where the second equality follows from the definition of dual vector norm and the fact that the dual of the dual norm is the original norm.

We can now obtain a connection between the norms of A and A^*. Here, \|A^*\|_{\beta^D,\alpha^D} denotes \max_{x\ne 0} \|Ax\|_\alpha^D / \|x\|_\beta^D.

Theorem 2. If A\in\mathbb{C}^{m\times n} then \|A\|_{\alpha,\beta} = \|A^*\|_{\beta^D,\alpha^D}.

Proof. Using Theorem 1, we have

\notag   \|A^*\|_{\alpha,\beta}    = \displaystyle\max_{x\in\mathbb{C}^n \atop y \in\mathbb{C}^m}           \frac{\mathrm{Re}\, y^*Ax}{\|y\|_\beta^D \|x\|_\alpha}    = \displaystyle\max_{x\in\mathbb{C}^n \atop y \in\mathbb{C}^m}      \frac{\mathrm{Re}\, x^*(A^*y)}{\|x\|_\alpha \|y\|_{\beta^D}}    = \|A^*\|_{\beta^D,\alpha^D}. \quad\square

If we take the \alpha– and \beta-norms to be the same p-norm then we have \|A\|_p = \|A^*\|_q, where p^{-1} + q^{-1} = 1 (giving, in particular, \|A\|_2 = \|A^*\|_2 and \|A\|_1 = \|A^*\|_\infty, which are easily obtained directly).

Now we give explicit formulas for the (\alpha,\beta) norm when \alpha or \beta is 1 or \infty and the other is a general norm.

Theorem 3. For A\in\mathbb{C}^{m\times n},

\notag \begin{alignedat}{2}       \|A\|_{1,\beta} &= \max_j \| A(:,j) \|_{\beta},    &\qquad\qquad& (3) \\ \|A\|_{\alpha,\infty} &= \max_i \|A(i,:)^*\|_{\alpha}^D, &\qquad\qquad& (4) \\ \end{alignedat}

For A\in\mathbb{R}^{m\times n},

\notag    \|A\|_{\infty,\beta} = \displaystyle\max_{x\in Z} \|Az\|_{\beta},  \qquad\qquad (5)


Z = \{ z\in\mathbb{R}^n: z_i = \pm 1~\mathrm{for~all}~i \,\},

and if A is symmetric positive semidefinite then

\notag    \|A\|_{\infty,1} = \displaystyle\max_{x\in Z} z^T\!Az.

Proof. For (3),

\notag    \|Ax\|_{\beta} = \Big\| \sum_j x_j A(\colon,j) \Bigr\|_{\beta}         \le \displaystyle\max_j \| A(\colon,j) \|_{\beta} \sum_j |x_j|,

with equality for x=e_k, where the maximum is attained for j=k. For (4), using the Hölder inequality,

\|Ax\|_{\infty} = \displaystyle\max_i | A(i,\colon) x |      \le \max_i \bigl( \|A(i,\colon)^*\|_{\alpha}^D \|x\|_{\alpha} \bigr)        =  \|x\|_{\alpha} \max_i \|A(i,\colon)^*\|_{\alpha}^D.

Equality is attained for an x that gives equality in the Hölder inequality involving the kth row of A, where the maximum is attained for i=k.

Turning to (5), we have \|A\|_{\infty,\beta} = \max_{ \|x\|_\infty =1} \|Ax\|_\beta. The unit cube \{\, x\in\mathbb{R}^n: -e \le x \le e\,\}, where e = [1,1,\dots,1]^T, is a convex polyhedron, so any point within it is a convex combination of the vertices, which are the elements of Z. Hence \|x\|_\infty = 1 implies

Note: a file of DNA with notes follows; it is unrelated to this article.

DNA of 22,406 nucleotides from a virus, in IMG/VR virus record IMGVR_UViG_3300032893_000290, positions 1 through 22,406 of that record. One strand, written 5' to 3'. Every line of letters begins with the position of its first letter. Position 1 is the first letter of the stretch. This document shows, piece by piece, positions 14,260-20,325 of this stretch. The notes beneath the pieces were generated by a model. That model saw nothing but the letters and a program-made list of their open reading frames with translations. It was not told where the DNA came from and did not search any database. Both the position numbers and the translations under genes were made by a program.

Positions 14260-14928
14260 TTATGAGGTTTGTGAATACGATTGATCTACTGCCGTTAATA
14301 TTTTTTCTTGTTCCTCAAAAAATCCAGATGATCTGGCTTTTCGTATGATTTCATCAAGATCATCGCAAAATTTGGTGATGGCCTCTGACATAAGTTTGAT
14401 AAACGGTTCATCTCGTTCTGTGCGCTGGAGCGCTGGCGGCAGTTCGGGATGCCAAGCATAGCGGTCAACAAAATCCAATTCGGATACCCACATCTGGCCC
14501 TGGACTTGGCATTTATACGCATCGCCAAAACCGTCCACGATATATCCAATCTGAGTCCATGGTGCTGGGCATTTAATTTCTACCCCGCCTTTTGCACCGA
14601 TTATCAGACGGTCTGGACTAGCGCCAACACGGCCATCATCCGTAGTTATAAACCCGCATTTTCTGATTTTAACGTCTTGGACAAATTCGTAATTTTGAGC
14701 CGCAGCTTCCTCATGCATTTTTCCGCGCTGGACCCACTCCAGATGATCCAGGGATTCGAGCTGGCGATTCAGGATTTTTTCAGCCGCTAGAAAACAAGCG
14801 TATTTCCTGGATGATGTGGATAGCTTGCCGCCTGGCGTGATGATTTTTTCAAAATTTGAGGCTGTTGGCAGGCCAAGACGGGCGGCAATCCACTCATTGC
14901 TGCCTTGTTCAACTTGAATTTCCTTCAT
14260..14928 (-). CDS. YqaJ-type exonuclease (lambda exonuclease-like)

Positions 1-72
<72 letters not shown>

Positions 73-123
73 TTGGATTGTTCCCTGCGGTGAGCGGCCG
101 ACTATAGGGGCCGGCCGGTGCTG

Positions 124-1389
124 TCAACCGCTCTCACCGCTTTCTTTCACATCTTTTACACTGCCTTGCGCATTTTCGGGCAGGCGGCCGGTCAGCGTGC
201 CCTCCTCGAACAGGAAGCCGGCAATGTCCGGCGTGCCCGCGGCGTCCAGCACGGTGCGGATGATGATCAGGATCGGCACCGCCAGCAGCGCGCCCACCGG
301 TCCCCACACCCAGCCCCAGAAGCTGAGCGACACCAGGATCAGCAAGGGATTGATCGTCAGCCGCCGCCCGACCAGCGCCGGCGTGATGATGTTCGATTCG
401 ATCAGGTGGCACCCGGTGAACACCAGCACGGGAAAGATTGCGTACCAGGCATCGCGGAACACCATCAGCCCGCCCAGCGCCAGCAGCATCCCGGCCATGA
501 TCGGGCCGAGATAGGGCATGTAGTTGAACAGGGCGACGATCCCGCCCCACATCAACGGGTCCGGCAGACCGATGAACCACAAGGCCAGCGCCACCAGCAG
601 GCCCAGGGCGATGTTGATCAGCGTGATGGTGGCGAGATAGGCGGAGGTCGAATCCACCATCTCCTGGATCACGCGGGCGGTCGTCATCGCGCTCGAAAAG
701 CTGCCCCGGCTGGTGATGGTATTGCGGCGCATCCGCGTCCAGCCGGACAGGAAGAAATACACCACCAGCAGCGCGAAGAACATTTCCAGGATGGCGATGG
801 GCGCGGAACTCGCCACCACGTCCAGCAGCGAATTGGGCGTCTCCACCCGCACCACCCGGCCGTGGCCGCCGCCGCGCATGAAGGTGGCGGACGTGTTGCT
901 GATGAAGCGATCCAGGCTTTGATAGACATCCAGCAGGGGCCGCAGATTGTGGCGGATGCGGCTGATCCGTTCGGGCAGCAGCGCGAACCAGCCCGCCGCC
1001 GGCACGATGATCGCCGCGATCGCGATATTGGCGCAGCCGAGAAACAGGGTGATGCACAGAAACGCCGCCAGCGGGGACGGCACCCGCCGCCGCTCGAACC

\notag   x = \displaystyle\sum_{z\in Z} \lambda_z Z, \quad \mathrm{where} \quad \lambda_z \ge 0,                                  \quad \sum_{z\in Z} \lambda_z = 1

and then

\notag   \|Ax\|_\beta = \biggl\| \displaystyle\sum_{z\in Z} \lambda_z Az \biggr\|_\beta   \le \max_{z\in Z} \|Az\|_\beta.

Hence \max_{\|x\|_\infty = 1} \|Ax\|_\beta   \le \max_{z\in Z} \|Az\|_\beta, but trivially \max_{z\in Z} \|Az\|_\beta \le \max_{\|x\|_\infty = 1} \|Ax\|_\beta and (5) follows.

Finally, if A is symmetric positive semidefinite let \xi_z = \mathrm{sign}(Az) \in Z. Then, using a Cholesky factorization A = R^T\!R (which exists even if A is singular) and the Cauchy–Schwarz inequality,

\notag \begin{aligned}   \max_{z\in Z} \|Az\|_1 &= \max_{z\in Z} \xi_z^T Az                          = \max_{z\in Z} \xi_z^T R^T\!Rz\\                          &= \max_{z\in Z} (R\xi_z)^T Rz                          \le \max_{z\in Z} \|R\xi_z\|_2 \|Rz\|_2\\                          &\le \max_{z\in Z} \|Rz\|_2^2\\                          &= \max_{z\in Z} z^T\!Az. \end{aligned}

Conversely, for z\in Z we have

\notag    z^T\!Az = |z^T\!Az| \le |z|^T|Az| = e^T |Az| = \|Az\|_1,

so \max_{z\in Z} z^T\!Az \le \max_{z\in Z} \|Az\|_1. Hence \max_{z\in Z} z^T\!Az = \max_{z\in Z} \|Az\|_1 = \|A\|_{\infty,1}, using (5). \square

As special cases of (3) and (4) we have

\notag \begin{aligned}   \|A\|_{1,\infty} &= \max_{i,j} |a_{ij}|, \qquad\qquad\qquad (6) \\   \|A\|_{2,\infty} &= \max_i \|A(i,:)^*\|_2, \\   \|A\|_{1,2}      &= \max_J \|A(:,j)\|_2. \end{aligned}

We also obtain by using Theorem 2 and (5), for A\in\mathbb{R}^{m\times n},

\notag   \|A\|_{2,1} = \displaystyle\max_{z\in Z} \|A^Tz\|_2.

The (2,\infty)-norm has recently found use in statistics (Cape, Tang, and Priebe, 2019), the motivation being that because it satisfies

\notag    \|A\|_{2,\infty} \le \|A\|_2 \le m^{1/2} \|A\|_{2,\infty},